There is a discussion going on and it involves different views. Some say it might be necessary to eliminate warehouses and its inventory, while others believe it’s a time to look at optimizing current processes and distribution systems. This is something, I believe, supply chain design addresses.
Supply Chain Design In Action
By looking at the supply chain execution processes that make the operation run, not solution features and functionality, you understand what you want to improve in everyday operations.
Supply chain design doesn’t focus on the solution, but on how to make the daily processes better. When you get into daily processes, you can model those practices within your system and create optimal process flows for your distribution and warehouse operations.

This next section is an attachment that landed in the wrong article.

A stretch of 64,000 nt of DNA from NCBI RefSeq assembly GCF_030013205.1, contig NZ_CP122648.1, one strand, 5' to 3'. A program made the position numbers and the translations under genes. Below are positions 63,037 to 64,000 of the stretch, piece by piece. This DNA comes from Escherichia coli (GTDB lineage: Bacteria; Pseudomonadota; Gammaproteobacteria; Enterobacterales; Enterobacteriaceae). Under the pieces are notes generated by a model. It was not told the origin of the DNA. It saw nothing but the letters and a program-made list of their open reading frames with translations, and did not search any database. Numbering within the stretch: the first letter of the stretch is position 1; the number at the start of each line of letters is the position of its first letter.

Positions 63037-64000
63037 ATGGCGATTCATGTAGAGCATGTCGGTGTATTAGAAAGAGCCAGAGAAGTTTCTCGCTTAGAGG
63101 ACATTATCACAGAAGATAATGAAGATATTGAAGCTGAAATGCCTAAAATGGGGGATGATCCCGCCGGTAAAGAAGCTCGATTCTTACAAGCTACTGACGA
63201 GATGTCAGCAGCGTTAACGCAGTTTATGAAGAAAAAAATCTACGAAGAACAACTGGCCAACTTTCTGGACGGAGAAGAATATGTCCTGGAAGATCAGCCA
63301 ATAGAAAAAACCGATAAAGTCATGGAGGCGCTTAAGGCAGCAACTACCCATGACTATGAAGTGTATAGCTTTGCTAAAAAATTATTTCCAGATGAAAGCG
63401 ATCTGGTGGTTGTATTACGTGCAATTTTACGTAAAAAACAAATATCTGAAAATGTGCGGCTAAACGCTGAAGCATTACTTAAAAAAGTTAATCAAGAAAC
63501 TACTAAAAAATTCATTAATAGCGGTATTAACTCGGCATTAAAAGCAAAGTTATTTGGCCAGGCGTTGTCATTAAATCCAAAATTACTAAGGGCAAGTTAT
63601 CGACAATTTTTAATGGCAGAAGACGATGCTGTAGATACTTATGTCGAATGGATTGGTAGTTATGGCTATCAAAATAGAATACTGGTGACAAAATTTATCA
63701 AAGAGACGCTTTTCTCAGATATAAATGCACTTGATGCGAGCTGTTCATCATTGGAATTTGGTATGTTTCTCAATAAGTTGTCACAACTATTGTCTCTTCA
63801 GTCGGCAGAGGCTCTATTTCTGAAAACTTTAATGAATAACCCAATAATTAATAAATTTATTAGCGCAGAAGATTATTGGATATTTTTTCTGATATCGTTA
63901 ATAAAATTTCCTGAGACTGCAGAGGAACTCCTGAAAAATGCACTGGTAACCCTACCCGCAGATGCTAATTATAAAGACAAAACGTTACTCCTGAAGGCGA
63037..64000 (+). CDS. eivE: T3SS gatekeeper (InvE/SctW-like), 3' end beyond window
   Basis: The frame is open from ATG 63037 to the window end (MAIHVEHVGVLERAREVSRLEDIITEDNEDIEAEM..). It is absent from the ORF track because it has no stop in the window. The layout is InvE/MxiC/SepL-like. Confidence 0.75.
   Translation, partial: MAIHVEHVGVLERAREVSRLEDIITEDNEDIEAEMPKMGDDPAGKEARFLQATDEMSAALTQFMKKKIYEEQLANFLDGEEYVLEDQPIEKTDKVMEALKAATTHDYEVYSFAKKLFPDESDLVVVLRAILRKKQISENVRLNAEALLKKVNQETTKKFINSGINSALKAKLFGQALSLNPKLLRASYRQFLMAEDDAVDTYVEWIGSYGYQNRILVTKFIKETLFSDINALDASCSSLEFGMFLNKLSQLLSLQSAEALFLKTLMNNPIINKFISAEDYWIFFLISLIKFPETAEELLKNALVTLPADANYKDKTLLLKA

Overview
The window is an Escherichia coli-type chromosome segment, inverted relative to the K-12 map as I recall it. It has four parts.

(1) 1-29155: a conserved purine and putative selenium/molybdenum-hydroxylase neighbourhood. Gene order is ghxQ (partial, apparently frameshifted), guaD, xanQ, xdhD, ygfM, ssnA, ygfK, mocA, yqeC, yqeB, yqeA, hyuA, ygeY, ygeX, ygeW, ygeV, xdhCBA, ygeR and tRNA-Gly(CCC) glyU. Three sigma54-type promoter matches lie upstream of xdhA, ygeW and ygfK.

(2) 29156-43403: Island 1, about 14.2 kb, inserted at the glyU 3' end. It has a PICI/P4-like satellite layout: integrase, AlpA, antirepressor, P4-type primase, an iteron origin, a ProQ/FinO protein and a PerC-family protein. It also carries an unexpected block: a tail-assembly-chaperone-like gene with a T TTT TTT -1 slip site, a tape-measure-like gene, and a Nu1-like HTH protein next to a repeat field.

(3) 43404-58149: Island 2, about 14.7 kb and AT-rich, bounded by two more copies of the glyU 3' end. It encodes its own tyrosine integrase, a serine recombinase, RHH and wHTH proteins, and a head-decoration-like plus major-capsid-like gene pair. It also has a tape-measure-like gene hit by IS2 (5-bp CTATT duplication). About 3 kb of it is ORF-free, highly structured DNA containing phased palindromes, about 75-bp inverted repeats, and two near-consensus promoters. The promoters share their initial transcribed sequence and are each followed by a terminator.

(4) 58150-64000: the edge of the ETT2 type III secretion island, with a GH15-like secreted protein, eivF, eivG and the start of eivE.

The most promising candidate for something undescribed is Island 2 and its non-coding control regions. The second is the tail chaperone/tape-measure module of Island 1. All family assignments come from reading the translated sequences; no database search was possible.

How do we go about creating this optimized system?
It’s important to remember the role of your people and systems. They can help gather requirements and put those together with what actually matters to extend related requirements and produce the desired warehouse processes.
With supply chain design, you look at processes and people first, then you look at system second. If you don’t, you’re putting the execution before the research and planning stage.
When you bring together the best of warehouse and distribution optimization and daily operations, you get something many warehouse professionals have dreamed about. Well, now it could be a reality – it’s up to you to make it happen, though.